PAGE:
Interactive and evaluative correlates of dialogue sequence: A simulation study applying the RIAS to turn taking structures


Objective: This study explores novel characterizations of turn taking structure and its interaction and evaluative correlates. Methods: The Roter Interaction Analysis System (RIAS) was applied to videotapes of 51 physicians with a simulated patient (SP) to create a variety of novel turn taking measures including turn frequency, rate of interactivity, density, duration, and statement pacing. Results: Visits averaged 52 speaker turns with an interactivity rate of 3.9 turns per visit minute. For physicians, turn duration averaged 13.7 s with a turn density of 4.2 statements paced at one statement every 3 s. For the SP, turn duration was 3 s with a turn density of 1.4 statements paced at one statement every 2 s. More turns, briefer turn duration and faster physician pacing were significantly related to positive ratings of affective demeanor, interpersonal satisfaction and collaborative decision-making. These measures, and interactivity, were also associated with a RIAS-based patient-centeredness score and more overall patient talk. Conclusion: Turn taking structures can be characterized in novel ways lending depth and richness to our understanding of dialogue, relationships to the patient-centeredness of a visit, and evaluative judgments of physician performance. Practice implications: The study findings suggest specificity to the interviewing admonishment "talk less and listen more" by enhancing the interactivity of the dialogue and guarding against doctors tendency toward long monologues.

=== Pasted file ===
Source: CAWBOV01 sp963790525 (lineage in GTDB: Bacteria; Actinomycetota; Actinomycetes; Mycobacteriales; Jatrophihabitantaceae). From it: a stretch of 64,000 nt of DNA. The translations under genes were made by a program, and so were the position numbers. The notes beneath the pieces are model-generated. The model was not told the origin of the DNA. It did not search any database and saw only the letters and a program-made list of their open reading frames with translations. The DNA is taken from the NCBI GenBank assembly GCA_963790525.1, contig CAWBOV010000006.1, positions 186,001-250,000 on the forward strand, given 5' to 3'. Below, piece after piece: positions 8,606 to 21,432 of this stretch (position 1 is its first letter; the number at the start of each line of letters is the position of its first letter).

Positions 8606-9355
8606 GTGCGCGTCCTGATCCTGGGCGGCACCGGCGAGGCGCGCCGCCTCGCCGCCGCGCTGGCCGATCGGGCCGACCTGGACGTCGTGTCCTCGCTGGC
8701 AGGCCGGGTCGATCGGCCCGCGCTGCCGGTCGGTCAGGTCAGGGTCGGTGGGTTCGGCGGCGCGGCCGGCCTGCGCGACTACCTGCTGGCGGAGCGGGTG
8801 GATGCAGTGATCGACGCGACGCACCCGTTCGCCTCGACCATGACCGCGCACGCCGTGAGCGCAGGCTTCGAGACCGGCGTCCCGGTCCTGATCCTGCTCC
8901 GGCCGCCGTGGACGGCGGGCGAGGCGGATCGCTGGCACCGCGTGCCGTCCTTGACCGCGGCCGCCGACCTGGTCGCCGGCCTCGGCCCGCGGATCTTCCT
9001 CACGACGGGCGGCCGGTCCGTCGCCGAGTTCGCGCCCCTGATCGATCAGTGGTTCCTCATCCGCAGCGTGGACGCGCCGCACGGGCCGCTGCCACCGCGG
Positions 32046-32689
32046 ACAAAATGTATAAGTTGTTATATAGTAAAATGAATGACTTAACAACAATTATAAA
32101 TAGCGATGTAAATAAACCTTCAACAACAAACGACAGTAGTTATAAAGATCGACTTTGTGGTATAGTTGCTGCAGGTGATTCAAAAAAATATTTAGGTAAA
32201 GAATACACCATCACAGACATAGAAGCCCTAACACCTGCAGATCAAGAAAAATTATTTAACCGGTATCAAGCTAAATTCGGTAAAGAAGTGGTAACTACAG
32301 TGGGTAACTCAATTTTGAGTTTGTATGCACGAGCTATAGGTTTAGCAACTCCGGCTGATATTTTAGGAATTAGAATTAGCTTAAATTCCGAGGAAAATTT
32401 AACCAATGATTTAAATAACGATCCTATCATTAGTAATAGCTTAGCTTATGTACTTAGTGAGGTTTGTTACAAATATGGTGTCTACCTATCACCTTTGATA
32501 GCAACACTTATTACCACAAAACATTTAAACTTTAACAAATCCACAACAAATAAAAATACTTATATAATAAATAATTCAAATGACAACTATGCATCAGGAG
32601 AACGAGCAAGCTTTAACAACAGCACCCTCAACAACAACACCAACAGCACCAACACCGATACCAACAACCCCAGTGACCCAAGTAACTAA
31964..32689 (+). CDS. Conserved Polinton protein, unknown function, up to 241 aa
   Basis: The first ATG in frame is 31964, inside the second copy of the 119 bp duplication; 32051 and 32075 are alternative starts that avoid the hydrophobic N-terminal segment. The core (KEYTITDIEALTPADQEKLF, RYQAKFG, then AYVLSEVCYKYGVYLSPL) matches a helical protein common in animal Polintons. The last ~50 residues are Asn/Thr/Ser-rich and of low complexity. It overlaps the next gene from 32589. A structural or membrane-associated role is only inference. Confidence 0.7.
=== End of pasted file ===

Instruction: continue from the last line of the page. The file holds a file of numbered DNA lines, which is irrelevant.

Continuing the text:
• Patient-centeredness
  • RIAS
  • Sequence analysis
  • Turn taking

ASJC Scopus subject areas

  • Medicine(all)

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